The findings give added impetus to the call for the development of low-cost, point-of-care viral load tests that can be used outside sophisticated laboratory settings.

“All of us who work in clinics are very eager for a viral load assay, a qualitative assay, that can tell us if there is virus there or not,” he said.

A number of poster presentations at the conference provided encouraging information about validation of testing methods that might provide interim solutions for expanding use of viral load testing until true point-of-care tests have been developed.

Cavidi ExaVir

Cavidi’s ExaVir Load assay is designed for use in resource-limited settings and is based on the same ELISA technology used to carry out confirmatory antibody tests.

A comparison of viral load levels in 119 samples (86 non-B subtypes), using the Cavidi ExaVir Load version 3, Abbott RealTime and Roche Ampliprep/COBAS TaqMan assays found good agreement between the three assays, although the Cavidi assay tended to underestimate viral load by approximately half a log. In 16 cases the ExaVir assay failed to detect viral load when the Abbott and Roche assays found viral loads up to 2,000 copies/ml (range 41 to 2070 copies/ml by Abbott, 83 to 1523 copies/ml by Roche) (Garcia-Diaz).

A similar analysis carried out by the AIDS Clinical Trials Group, using 342 plasma samples from 108 patients (HIV subtype unspecified), showed a similarly high level of agreement between the ExaVir assay and the Roche Amplicor Monitor assay, with an average underestimate of only 0.15 log for the ExaVir assay. Less good agreement was shown by two versions of an ultrasensitive p24 antigen assay (Stewart). The ACTG study estimated that the viral load measurements using the ExaVir assay would cost around $15 to $20 each, and would take around three hours to complete.

Dried blood spots

Another approach to implementing viral load testing in the field is the use of dried blood spots to collect blood samples, which can then be sent to a laboratory equipped to carry out viral load testing. This method is already being used successfully in over 30 countries that are scaling up access to infant HIV diagnosis, using HIV DNA testing. However, until now the use of dried blood spots for capturing samples that yield measurable HIV RNA – the viral material measured by viral load assays – has not been validated in field conditions.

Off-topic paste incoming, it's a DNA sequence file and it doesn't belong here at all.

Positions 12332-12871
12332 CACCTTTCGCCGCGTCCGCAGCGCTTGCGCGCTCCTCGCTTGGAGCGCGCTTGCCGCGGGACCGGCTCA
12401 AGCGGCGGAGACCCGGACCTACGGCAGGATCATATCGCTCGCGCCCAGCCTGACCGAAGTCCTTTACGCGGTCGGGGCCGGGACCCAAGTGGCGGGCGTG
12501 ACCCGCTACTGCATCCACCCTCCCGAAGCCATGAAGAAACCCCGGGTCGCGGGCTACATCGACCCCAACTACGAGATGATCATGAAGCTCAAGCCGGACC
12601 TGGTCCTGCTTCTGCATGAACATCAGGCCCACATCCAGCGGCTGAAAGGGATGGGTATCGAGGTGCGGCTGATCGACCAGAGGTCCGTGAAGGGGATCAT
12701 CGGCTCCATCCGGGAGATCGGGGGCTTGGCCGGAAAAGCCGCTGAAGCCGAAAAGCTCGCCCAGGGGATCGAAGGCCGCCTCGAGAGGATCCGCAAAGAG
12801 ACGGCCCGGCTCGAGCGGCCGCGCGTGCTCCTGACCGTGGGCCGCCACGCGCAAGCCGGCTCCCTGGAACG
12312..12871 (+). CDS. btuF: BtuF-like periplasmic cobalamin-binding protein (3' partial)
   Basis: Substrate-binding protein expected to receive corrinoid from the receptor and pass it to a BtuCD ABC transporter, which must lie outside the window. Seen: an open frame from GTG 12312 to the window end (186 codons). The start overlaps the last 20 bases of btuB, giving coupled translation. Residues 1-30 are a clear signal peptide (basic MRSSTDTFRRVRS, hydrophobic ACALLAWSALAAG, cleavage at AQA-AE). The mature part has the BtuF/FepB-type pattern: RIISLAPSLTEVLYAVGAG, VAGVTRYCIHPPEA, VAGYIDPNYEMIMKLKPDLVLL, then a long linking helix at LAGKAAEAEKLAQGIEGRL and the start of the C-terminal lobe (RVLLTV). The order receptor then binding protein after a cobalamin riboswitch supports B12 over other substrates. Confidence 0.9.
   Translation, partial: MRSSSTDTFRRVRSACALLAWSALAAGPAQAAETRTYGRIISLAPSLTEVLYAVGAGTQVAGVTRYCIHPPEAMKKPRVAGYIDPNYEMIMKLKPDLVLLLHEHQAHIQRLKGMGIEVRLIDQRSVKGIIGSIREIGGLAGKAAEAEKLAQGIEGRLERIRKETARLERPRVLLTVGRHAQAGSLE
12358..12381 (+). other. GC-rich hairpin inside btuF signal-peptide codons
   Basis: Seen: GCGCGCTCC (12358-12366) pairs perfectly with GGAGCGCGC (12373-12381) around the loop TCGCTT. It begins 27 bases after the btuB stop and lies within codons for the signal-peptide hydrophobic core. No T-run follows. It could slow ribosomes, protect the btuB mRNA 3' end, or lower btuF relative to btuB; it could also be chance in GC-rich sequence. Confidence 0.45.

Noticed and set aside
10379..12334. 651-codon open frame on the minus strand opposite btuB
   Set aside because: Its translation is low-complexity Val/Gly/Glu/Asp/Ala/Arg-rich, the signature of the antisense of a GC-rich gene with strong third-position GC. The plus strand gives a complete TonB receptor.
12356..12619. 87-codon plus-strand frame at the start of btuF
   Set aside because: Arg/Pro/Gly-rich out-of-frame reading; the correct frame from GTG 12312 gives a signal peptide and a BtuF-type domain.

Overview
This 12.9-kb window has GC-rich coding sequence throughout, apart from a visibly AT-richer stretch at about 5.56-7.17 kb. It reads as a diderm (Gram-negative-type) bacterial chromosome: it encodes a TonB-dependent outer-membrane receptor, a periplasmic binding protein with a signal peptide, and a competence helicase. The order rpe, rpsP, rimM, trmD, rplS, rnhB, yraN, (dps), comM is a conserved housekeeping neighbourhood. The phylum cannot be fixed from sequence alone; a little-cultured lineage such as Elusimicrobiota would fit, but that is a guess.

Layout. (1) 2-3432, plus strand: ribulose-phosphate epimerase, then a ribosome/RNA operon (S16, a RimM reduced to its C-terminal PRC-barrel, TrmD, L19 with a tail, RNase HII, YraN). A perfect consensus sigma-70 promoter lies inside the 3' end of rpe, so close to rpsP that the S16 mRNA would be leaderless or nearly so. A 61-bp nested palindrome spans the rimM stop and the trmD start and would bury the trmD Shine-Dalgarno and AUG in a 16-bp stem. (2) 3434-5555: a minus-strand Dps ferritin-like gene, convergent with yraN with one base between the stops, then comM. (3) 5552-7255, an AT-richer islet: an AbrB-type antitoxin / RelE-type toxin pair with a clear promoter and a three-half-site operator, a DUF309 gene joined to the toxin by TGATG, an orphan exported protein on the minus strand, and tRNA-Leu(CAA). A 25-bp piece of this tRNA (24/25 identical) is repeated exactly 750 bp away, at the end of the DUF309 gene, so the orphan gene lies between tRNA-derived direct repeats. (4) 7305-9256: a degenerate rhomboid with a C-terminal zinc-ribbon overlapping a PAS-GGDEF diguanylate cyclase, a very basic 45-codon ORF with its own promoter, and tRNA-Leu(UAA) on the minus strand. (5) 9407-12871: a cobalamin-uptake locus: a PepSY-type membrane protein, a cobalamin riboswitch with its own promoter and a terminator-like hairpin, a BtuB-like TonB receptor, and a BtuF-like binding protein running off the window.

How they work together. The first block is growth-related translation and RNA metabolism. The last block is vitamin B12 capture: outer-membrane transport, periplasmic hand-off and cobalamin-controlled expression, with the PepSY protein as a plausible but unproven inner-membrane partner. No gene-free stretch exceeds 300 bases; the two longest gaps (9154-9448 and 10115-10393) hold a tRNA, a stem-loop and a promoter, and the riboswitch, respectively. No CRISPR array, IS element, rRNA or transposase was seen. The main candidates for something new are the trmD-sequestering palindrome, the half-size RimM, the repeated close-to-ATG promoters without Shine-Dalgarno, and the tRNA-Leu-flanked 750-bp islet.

Several studies showed that dried blood spots are suitable for detecting HIV RNA at levels above 1000 – 3000 copies using the PCR-based viral load assays manufactured by Abbott and Roche.

A collaboration by Tanzanian and Norwegian researchers, evaluating performance of dried blood spots and normal sample-handling methods, using the Cobas Amplicor HIV-1 Monitor Test version 1.5 to measure HIV in plasma and the NucliSens EasyQ HIV-1 v1.1 assay to measure HIV in dried blood spots, found a mean difference of 0.03 log in measurement of viral load in 98 samples. Dried blood spots had a sensitivity of 82.1%, 88.9%, and 100% to detect viral loads greater than 400, 1000, and 3000 copies/ml, respectively (Johanssen).

A similar survey, evaluating the agreement between plasma and dried blood spot or dried plasma spot testing in 205 samples from 41 patients using the Abbott Real-Time assay, found poor detectability for spot methods below 6000 copies/ml, and only modest sensitivity under 60,000 copies/ml (Mbida).


Reynolds S et al. Evaluation of the WHO immunologic criteria for ART failure among adults in Rakai, Uganda. Sixteenth Conference on Retroviruses and Opportunistic Infections, Montreal, abstract 144, 2009.

Garcia-Diaz A et al. Comparative evaluation of the performance of the Cavidi ExaVir Load assay for the measurement of B and non-B subtype HIV-1 RNA load in plasma. Sixteenth Conference on Retroviruses and Opportunistic Infections, Montreal, abstract 1002, 2009.

Stewart P et al. Performance of the Cavidi ExaVir Load assay and the ultra-sensitive p24 antigen assays relative to the Roche Monitor HIV-1 RNA assay: ACTG New Works Concept Sheet 227. Sixteenth Conference on Retroviruses and Opportunistic Infections, Montreal, abstract 1004, 2009.

Johannessen A et al. Dried blood spots perform well in viral load monitoring of patients on ART in rural Africa. Sixteenth Conference on Retroviruses and Opportunistic Infections, Montreal, abstract 1007, 2009.

Mbida A et al. Measure of viral load by using the Abbott Real-Time HIV-1 assay on dried blood or plasma spot specimens collected in 2 rural dispensaries in Cameroon Sixteenth Conference on Retroviruses and Opportunistic Infections, Montreal, abstract 1007, 2009.